29 June 2017
Code for Good Governance in Tourism
Hereunder we shall analyse the Code for Good Governance in Tourism.
It may be true that we had never thought that this code was a fundamental and necessary part of the tourism package, but it is, as much as the sunscreen which prevents us from getting skin cancer in the long term if we are overly keen on sunbathing.
It has taken us a great deal of experience and the declaration of 2017 as the Year of Sustainable Tourism in order to understand its importance, although there are still some people who do not wish to recognise it.
As you know, sustainable tourist activities are not only those which can be measured by the short-term financial profitability of shareholders or the financial resources that enter the coffers of public authorities through taxes, fees, etc., but also those which, in addition, measure the effects of their impact on the labour, environmental, social and good governance fields, both in private enterprise and in the administrative territory in which such activity is performed.
It is true that. on certain occasions, there are urgent deadlines which might lead to certain business decisions being taken which do not contemplate long-term profitability, but in general, this situation has not been the reality of either public or private institutions which have been carrying out tourist activities in the last years. Therefore, why do we insist on killing the cash cow?
The success of tourist activities cannot be measured by short-term profitability, but by their long-term sustainability. The more years a population or territory has jobs and businesses attracting visitors, the greater the success.
What is better for a town, for the business located there and for its inhabitants? Is it attracting low-quality mass tourism with the prejudices this has for the environment, the quality of life of the inhabitants of the town and with the risk of degrading the territory? Or is it attracting high-quality tourism, with fewer visitors but with higher profitability? We are fortunate… or unfortunate that our beaches and our landscapes are so rich that the first option presented is very easy to achieve; in contrast, the second needs a bit more hard work. We need to remove the tourism based solely on heavy drinking or sun and sand from our options. Tourism has matured, and for some time its objective has been been change.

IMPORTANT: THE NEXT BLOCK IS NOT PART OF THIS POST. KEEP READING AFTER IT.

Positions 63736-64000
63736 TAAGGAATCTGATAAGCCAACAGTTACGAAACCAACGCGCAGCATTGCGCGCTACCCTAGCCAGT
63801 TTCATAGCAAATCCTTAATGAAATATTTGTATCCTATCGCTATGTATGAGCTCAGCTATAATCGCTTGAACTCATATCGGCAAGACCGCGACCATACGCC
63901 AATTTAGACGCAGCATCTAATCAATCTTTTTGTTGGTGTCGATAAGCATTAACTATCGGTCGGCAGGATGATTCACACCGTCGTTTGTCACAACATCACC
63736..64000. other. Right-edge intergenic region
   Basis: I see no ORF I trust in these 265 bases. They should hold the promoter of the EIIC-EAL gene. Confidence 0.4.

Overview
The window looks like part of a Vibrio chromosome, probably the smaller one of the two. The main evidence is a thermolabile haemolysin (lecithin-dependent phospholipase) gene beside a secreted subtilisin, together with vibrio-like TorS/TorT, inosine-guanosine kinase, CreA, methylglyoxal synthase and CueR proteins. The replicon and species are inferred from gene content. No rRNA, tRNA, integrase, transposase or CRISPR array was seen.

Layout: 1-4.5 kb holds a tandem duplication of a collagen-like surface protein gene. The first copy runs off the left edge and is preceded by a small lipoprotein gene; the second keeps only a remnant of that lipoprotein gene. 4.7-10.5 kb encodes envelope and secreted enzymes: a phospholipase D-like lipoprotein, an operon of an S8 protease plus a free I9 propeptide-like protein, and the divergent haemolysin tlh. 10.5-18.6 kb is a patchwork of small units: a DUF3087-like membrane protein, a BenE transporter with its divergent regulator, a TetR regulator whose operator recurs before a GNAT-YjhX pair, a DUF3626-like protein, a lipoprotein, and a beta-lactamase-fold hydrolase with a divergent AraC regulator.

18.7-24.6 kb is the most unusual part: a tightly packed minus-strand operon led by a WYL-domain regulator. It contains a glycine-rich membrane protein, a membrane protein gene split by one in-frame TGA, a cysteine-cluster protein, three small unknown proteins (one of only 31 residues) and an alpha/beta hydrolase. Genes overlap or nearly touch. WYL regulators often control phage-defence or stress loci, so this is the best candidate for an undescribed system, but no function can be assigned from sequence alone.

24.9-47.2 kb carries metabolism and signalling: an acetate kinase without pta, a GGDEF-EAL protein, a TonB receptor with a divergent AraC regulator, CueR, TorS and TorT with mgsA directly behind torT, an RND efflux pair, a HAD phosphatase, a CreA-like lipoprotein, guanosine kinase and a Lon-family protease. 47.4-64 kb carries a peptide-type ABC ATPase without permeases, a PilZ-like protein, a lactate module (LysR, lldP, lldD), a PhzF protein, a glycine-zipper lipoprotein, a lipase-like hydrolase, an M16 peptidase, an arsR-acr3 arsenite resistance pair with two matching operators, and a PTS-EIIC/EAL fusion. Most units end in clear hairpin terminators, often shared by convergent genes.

The management of change has to be introduced into the business strategy, and if we align this with the social responsibility of the institution or territory, by affecting the values and attitudes of corporations and citizens, long-term success will be secured. To do this, it is necessary to be aware of the impact of tourism:
Economic impact: resulting from the economic and financial management of the activity.
Labour impact: the result of models of hiring and human resource management.
Environmental impact: pollution, destruction of scenery, excessive consumption of natural resources, etc.
Social impact: direct effects on the culture of the hosting community and on the groups related to it: tourists, local population, public institutions, service providers, etc.
Each one of these impacts has to be managed, both by the tour operators, in all their dimensions, and by the public bodies.
The implementation of a Code of Good Governance, both in enterprises and in Town Halls, Consortiums, Regional Governments, etc., will help to enhance the positive impacts and mitigate those which are not so. The Code includes the principles and rules for the operations of institutions, and its main objective is transparency, which will involve the issuance of an annual report in which the Management will include all the relevant data, both positive and negative, influencing its interest groups, deriving from its activity and where all those data regarding the sustainability of the institution and activity are related. The report issued throughout the years will reflect the progress of the impact generated and the achievement of the targets established in order to enhance or mitigate the results obtained, whether positive or negative.
M. Eugènia Bailach, Audit Partner, Member of the Auren Tourism Commission, Spain